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Old 11-02-2012   #36
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Paul,

I'd recommend either a Nikon D3100 for use with the manual Nikkors you own (manual focus, no built in lightmeter but a pocket lightmeter is easily carried and used) or a Ricoh GXR with M-mount unit and VF-1 viewfinder for the Leica-M lenses you have.

As of today I own them both and both are very capable of getting good shots with vintage lenses. The Ricoh is faster in metering but slower in focusing (could be me, less than 24hr owner), the Nikon is faster in focusing but requires the handheld meter.
The Nikon is the less pricey solution for sure. But, you could spring for a D3200, which is 24 megapixel IIRC
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Old 11-02-2012   #37
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Don't know if the Pentax k-01 is a consideration but Adorama has them onsale right now for$346.95
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Old 11-02-2012   #38
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I was ready to get the 6 but picked up a lightly used 5n for about 1/3 the price. Have had it just long enough to become acclimated and do some tests with my Canon FD glass. Very, very pleased!! Focus peaking makes legacy glass useful (again) at last. Results better than expected, and, best of all, the frustration index has dropped to zero.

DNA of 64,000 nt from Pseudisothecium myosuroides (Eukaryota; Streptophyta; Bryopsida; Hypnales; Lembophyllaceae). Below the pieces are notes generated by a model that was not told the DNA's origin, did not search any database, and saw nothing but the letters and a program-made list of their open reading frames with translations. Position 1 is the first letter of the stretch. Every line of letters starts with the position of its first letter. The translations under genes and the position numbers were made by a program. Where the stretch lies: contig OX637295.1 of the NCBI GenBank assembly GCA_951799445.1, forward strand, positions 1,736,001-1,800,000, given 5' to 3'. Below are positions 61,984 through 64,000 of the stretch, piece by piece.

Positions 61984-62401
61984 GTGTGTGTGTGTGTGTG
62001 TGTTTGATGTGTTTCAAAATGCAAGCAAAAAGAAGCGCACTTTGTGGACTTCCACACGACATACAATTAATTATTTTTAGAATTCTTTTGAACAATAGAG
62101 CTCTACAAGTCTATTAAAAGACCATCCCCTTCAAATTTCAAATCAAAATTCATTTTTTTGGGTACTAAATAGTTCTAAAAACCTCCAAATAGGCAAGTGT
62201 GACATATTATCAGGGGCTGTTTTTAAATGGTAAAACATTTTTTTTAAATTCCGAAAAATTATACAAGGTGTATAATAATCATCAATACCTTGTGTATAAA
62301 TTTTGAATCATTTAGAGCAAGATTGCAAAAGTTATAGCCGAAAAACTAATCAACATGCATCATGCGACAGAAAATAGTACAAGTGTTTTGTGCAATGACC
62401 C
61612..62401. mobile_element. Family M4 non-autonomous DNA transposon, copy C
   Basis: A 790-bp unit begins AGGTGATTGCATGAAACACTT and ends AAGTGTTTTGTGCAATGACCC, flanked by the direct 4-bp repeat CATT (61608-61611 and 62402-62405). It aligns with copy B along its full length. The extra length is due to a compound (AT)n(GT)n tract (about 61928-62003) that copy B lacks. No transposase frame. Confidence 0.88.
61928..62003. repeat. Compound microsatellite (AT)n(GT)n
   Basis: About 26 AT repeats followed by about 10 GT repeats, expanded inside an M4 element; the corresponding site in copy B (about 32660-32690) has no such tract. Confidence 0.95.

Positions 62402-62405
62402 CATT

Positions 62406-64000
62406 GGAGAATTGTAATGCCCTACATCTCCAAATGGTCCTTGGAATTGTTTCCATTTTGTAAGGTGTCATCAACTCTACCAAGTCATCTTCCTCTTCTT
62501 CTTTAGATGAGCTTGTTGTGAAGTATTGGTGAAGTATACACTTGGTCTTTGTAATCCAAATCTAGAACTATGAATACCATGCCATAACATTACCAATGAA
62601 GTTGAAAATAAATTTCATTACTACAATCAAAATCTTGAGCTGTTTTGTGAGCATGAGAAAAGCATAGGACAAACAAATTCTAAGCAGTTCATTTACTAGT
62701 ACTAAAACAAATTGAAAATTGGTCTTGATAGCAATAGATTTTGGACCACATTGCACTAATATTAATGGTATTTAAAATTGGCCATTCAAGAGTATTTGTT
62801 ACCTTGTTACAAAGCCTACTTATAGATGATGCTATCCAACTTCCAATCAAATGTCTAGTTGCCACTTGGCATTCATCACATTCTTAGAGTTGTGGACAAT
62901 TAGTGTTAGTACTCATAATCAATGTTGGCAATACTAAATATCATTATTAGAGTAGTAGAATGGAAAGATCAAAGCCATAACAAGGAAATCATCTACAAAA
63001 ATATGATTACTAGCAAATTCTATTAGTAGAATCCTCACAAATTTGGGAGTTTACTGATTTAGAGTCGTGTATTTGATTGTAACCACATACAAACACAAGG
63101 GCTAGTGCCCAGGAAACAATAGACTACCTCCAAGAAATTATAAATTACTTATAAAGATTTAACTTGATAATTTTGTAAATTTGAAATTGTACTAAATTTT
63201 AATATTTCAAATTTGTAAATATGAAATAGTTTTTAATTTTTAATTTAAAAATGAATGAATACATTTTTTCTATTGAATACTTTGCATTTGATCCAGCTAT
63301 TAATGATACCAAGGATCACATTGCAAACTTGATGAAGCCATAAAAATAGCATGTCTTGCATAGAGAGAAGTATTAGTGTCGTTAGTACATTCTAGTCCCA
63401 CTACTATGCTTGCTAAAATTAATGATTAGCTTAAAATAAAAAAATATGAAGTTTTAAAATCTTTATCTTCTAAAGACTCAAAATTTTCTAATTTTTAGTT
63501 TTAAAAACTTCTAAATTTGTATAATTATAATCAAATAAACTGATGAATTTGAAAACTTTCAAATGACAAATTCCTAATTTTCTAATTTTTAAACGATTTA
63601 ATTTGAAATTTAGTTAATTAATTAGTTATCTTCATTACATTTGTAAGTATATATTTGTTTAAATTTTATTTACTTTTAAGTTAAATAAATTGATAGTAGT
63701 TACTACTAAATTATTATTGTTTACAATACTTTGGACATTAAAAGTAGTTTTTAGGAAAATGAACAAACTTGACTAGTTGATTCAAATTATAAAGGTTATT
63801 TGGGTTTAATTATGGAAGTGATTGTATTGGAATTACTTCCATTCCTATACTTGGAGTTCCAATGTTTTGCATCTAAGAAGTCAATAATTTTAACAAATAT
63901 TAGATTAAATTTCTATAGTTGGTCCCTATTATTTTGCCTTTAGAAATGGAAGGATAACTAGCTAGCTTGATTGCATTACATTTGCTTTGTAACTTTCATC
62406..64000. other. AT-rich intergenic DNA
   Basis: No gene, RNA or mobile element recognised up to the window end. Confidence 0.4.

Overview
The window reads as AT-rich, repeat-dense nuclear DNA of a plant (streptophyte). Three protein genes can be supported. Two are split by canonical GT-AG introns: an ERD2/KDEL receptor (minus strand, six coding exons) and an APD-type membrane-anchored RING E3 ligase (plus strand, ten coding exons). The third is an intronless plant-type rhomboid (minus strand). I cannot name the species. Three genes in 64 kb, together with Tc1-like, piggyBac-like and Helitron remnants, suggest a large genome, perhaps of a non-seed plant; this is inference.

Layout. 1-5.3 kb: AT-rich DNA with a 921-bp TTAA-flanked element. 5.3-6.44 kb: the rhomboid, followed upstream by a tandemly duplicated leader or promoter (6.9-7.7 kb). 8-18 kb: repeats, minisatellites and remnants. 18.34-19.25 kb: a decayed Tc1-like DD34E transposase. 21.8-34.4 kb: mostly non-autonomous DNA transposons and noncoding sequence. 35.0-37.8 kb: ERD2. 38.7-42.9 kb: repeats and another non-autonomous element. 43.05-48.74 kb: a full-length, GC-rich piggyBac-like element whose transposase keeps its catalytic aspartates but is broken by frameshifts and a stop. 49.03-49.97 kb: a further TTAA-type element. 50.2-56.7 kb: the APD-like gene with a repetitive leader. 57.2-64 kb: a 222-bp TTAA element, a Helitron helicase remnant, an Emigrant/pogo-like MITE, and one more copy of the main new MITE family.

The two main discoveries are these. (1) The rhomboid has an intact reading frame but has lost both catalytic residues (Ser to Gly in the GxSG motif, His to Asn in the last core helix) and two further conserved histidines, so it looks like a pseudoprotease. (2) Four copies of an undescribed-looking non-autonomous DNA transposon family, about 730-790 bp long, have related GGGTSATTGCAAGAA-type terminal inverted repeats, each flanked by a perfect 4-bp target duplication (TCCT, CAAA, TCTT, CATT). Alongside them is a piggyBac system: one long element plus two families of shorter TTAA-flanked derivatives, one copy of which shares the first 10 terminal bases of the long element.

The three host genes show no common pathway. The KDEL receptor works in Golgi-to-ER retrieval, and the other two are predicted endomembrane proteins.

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Old 11-02-2012   #39
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Maybe a crop sensor dslr with a focus confirmation adapter. I have one for Olympus OM lenses to use on my Canon 10D. When using it, the AF point/points selected will light up in the viewfinder when I am in focus. If you like the beeping AF confirmation sound, then that setting will work too when manual focusing.

The only draw backs are you have to reprogram it when you change to a lens with a different focal length and for shallow depth of field, you may have to use the micro focus adjustment to nail the focus. The default setting works well for moderate and deep depths of field. Sometimes the default micro setting is spot on for a lens.
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Old 11-03-2012   #40
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I have a D90 that I frequently use for photographing my granddaughter. With it I use Nikkor AIS, D and G lenses from 24mm to 105. The AIS is always used MF, the D mostly MF but occasionally AF and the G lenses almost always AF. Except for the slightly sloppy plastic manual focusing on the G lenses, which I rarely use, this has worked out satisfactorily for me.